Oh, boy. This show was always going in circles and barely went anywhere, and played like bad Degrassi fan-fics, but the finale is pretty notorious even amongst the poor saps who actually liked this show. Inoue wrote every episode of Faiz -- and the movie -- and it's pretty obvious by the end he was just like "Eh, that's it. I'm outs!" and just, you know, didn't feel like wrapping up the show. Half the villains live, characters die pointlessly, and it's all a going-through-the-motions, empty excursion that ends on a dissatisfying note. And if you thought Agito's backyard wrestlin' final fight was bad, Faiz is worse, taking place in what looks to be a parking garage. The final scene of the series? Our hero and his two useless buddies laying in the grass. OK. Pretty mellow considering that the show's heroes let half the villains off. Inoue must have a special spot for Faiz, and was happy enough with the finale to actually appear in it (pictured above).
I still wonder what the heck Toei was thinking when they thought Hibiki was an appropriate and suitable addition to the Rider franchise. Why did they hear this pitch and think it made a suitable action hero series? Main writer Tsuyoshi Kida is known as a playwright, and it's obvious he thought he was making some cool, small, quirky little, different, art-house show and it was a case of trying-too-damn-hard-to-be-different, and I think Toei should have replaced him, writing partner Ooishi and original producer Takatera a lot sooner.
I think it was a huge mistake to wait so long to fire Kida and replace him with Inoue, because I actually think Inoue did some good stuff with the series. He brought conflict! He gave cardboard regulars personality! He gave the show a long-missing history! And the movie was awesome. But Inoue just had to fumble the finale. If there was one thing Kida's snail's-pace scripts was building up to, it was Asumu going on the journey to become Hibiki's apprentice. Too safe and predictable for Inoue, so he constantly rewrote his finale script up until the last minute and, although it was teased in a lamely staged final fight, a flash-forward reveals that Asumu -- who practically stalked Hibiki for the entire series and wanted to do what he did -- realized it would be cooler if he became a doctor or vet or nurse or something. Screw this show. I think this show did major damage to the Rider franchise that it hasn't recovered from since.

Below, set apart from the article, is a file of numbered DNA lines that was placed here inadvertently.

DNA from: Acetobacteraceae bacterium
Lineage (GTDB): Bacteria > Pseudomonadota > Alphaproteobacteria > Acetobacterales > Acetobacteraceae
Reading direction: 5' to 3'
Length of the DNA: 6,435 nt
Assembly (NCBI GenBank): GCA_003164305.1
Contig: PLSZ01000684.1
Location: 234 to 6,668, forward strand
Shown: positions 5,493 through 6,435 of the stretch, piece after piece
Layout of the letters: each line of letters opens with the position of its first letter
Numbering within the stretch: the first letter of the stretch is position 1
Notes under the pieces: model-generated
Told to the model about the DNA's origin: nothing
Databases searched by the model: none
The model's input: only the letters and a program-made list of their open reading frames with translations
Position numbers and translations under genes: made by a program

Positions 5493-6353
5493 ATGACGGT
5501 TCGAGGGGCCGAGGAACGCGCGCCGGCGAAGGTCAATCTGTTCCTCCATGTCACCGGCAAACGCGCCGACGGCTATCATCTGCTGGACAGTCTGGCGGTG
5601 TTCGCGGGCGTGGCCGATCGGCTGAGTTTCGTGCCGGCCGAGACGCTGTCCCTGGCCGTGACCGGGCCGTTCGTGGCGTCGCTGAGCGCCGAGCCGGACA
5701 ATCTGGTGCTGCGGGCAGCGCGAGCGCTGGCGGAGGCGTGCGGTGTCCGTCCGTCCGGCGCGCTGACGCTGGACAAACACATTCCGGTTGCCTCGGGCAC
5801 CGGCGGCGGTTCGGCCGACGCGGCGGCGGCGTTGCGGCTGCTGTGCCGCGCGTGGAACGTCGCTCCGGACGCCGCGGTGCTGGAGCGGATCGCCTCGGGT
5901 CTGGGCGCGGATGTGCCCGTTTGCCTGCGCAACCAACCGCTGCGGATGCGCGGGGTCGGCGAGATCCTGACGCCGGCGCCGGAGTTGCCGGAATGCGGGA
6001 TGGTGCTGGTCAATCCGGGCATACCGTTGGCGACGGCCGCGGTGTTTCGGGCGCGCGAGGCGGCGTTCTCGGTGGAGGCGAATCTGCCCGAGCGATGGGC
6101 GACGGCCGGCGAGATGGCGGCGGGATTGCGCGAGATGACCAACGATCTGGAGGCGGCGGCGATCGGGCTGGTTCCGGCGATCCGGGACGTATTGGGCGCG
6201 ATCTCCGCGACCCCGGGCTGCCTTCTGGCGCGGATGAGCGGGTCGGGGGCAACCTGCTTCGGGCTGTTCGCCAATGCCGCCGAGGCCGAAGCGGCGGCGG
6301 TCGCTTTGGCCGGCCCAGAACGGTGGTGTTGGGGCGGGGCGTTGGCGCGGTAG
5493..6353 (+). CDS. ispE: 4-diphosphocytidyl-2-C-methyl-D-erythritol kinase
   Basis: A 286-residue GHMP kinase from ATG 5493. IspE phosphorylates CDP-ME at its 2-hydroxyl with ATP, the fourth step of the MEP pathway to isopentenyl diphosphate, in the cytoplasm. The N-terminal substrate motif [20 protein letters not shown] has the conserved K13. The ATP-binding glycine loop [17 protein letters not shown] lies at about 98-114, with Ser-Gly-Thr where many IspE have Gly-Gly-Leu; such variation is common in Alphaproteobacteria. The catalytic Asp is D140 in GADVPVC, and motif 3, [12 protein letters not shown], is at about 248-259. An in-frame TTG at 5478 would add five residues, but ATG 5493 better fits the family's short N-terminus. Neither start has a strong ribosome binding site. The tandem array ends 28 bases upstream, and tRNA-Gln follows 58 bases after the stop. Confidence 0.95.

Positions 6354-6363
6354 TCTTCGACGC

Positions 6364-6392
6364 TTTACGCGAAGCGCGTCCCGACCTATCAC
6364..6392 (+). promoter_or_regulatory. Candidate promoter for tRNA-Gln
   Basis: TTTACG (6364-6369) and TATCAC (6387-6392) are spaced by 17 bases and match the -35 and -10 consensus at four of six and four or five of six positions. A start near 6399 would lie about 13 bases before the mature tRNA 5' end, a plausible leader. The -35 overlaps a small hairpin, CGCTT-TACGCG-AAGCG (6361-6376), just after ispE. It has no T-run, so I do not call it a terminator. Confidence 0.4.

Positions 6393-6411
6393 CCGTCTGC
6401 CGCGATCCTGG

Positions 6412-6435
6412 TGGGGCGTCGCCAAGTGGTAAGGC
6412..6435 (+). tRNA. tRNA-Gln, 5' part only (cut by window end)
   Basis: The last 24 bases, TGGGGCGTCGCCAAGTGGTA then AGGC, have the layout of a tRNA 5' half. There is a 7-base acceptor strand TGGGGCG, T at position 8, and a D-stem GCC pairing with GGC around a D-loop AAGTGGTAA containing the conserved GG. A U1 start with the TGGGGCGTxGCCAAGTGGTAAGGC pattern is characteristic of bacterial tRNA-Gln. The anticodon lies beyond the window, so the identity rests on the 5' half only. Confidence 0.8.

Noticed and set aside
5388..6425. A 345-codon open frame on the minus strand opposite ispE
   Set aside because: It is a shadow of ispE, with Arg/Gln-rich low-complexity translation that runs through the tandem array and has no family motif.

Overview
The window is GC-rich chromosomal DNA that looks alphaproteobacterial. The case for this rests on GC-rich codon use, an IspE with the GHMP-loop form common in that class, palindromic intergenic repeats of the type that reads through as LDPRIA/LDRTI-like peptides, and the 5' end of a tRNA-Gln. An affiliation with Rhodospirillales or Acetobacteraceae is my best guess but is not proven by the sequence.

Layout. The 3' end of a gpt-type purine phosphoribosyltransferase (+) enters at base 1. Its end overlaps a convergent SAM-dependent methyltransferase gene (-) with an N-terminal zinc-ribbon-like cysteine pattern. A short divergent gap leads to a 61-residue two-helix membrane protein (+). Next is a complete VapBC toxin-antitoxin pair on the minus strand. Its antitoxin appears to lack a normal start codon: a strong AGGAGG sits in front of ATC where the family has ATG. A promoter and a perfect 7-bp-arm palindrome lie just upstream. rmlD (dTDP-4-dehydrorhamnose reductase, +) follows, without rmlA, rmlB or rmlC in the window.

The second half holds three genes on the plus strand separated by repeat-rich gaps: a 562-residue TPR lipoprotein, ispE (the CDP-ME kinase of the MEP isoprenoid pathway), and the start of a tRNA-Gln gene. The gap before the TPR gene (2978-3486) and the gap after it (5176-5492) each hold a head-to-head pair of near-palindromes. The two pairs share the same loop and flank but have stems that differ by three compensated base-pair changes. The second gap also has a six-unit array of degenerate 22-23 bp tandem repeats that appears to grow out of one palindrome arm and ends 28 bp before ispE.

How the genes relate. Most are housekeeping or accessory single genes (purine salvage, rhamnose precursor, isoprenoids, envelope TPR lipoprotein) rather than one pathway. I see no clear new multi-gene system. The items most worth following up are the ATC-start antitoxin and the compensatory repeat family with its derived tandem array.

Kiva was a mess and everyone knows it. To me, it screams of Inoue trying desperately to reclaim the title and relive past glories, but it was too late for him, he was burned out beyond belief, and the production is just sloppy. (I know Inoue has a daughter who's trying to make it as a writer, and my theory is that she's really behind the show and was just lazily copying her dad which made it feel like the Inoue Potpourri, but that's kooky. Because the show was sloppy, even for post-Agito, way-past-burnt-out Inoue standards.)
The finale is a crazy-DX-WTF in which characters who were presumed dead are alive (one character A-OK with another who tried to kill them), a marriage between two characters who hated each other is forced, villains turn good out of the blue, and I even think I remember time travel being involved in defeating the final Fangire, and then...that crazy-stupid final scene, which makes the Den-O series look sane and sophisticated. For the entire series we followed a Kurenai family member in '86 and in present '06, so a Kurenai from the future crashes the (forced) wedding bringing news of Bad Robot Us's and pretty much every character in the show turns into a Kiva and flies into the camera with their CGI buddies and what-the-hell-did-they-use-a-Go-onger-script?
To wrap it up, Inoue might have burnt himself out, but he's responsible for three of my favorite shows and he's done a lot of great stand-alone episodes for other shows (I'm thinking of the Maskman episode with Blue Flash, the Jin arc in Dairanger, and the Kuuga episodes with that female Grongi who likes decapitating people). He might not know how to do a good finale, but I still think of him as one of my favorite toku writers and even one who has inspired me. (There's as much to learn in his bad stuff as there is in his good stuff.)